Construction Costs Cool in November, But Outpace General Inflation for Year

Dec. 22, 2006
AGC Economist Simonson warns that more bad news is likely despite "pleasing plunge"

"Construction materials costs took a pleasing plunge in November, while other producer prices rose," Ken Simonson, chief economist for The Associated General Contractors of America (AGC), said Tuesday, Dec. 19. "But, the next 12 months are still likely to show higher costs for construction than for the economy as a whole." Simonson was commenting on the Dec. 19 producer price index (PPI) report from the Bureau of Labor Statistics.

"The index for construction materials and components dropped half a percent in November, even as the overall PPI for finished goods climbed 0.8 percent," Simonson remarked. "But, over the last 12 months, construction costs have jumped 5 percent, vs. 2 percent for the consumer price index and a skimpy 0.9 percent for the finished-goods PPI.

"The recent retreat in construction costs was widespread but not universal," Simonson commented. "There were price declines in November for diesel fuel and asphalt, plastic construction products, lumber and plywood, gypsum products, and steel and copper products. But, there were continuing increases in the prices of most concrete products, brick, and aluminum mill shapes.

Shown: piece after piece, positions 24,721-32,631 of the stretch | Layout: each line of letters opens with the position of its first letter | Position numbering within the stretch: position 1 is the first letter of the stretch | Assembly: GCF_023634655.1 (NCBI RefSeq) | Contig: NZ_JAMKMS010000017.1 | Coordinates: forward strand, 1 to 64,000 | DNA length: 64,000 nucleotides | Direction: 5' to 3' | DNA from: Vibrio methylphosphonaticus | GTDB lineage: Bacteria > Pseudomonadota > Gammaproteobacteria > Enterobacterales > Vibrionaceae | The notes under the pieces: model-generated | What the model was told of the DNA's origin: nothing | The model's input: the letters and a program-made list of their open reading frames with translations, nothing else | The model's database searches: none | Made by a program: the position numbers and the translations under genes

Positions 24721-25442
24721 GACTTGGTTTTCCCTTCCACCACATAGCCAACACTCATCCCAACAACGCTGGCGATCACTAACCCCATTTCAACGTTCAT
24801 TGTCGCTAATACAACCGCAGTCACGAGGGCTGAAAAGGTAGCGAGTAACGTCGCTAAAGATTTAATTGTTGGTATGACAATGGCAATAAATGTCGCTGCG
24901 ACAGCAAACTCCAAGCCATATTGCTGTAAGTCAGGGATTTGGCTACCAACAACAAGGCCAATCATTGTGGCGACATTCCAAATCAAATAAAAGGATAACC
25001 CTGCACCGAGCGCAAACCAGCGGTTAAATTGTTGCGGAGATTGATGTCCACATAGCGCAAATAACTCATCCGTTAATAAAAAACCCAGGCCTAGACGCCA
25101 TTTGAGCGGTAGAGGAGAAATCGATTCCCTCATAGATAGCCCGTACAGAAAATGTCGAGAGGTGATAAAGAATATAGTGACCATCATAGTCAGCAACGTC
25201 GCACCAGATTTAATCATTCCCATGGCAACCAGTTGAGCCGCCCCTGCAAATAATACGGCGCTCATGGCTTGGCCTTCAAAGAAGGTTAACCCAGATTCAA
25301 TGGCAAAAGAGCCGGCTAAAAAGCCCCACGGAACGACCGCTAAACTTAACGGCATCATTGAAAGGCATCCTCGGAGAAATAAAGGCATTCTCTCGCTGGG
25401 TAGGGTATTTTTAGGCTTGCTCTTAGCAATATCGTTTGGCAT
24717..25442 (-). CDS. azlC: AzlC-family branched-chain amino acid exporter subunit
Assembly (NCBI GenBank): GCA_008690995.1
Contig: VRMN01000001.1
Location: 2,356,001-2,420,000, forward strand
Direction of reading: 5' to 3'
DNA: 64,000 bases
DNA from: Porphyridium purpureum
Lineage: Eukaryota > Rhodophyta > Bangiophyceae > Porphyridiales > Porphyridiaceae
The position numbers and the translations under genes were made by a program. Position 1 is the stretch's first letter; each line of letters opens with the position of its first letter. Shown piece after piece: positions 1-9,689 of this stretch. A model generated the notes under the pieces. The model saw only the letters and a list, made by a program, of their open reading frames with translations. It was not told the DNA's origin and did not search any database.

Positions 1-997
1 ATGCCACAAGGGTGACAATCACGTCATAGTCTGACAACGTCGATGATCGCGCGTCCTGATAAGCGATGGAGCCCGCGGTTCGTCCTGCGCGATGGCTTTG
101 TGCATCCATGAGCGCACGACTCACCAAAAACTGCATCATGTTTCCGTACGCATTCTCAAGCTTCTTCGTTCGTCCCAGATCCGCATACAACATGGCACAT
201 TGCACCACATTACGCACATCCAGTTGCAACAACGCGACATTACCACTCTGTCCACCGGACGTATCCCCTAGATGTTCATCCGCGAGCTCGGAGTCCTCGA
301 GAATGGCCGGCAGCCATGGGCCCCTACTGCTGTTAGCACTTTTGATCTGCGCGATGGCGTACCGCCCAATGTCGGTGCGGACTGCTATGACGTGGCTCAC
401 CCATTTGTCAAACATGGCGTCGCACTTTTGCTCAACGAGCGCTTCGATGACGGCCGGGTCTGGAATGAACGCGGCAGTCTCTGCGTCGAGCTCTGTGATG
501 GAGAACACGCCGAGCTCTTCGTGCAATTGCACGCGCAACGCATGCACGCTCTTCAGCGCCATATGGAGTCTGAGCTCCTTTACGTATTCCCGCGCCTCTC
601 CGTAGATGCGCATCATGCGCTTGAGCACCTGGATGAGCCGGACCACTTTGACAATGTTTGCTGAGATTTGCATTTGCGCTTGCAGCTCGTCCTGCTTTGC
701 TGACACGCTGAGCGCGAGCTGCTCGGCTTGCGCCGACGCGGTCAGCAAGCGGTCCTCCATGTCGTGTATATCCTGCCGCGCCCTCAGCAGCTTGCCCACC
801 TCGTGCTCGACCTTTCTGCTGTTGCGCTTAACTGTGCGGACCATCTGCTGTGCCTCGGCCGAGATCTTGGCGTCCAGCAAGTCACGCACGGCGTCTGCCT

"The ongoing retreat in home construction - exemplified by today's report that permits declined again in November - will maintain downward pressure on gypsum and wood prices," Simonson added. "But, petroleum, cement, and metals remain at historically high levels, which will tilt non-residential construction costs up.

"As long as demand in industrializing countries remains strong, construction is likely to face higher costs for materials that depend on world markets," Simonson noted. "And, with diesel prices stuck near $2.60 per gallon, the cost of delivering materials to job sites and running the equipment to install them will keep costs high."

This information was reprinted with permission from the Washington, D.C.-based Associated General Contractors of America (AGC), the largest and oldest national construction trade association in the United States. AGC represents more than 32,000 firms, including 7,000 of America's leading general contractors, and over 11,000 specialty-contracting firms. More than 13,000 service providers and suppliers are associated with AGC through a nationwide network of chapters. For more information, visit the AGC website at (

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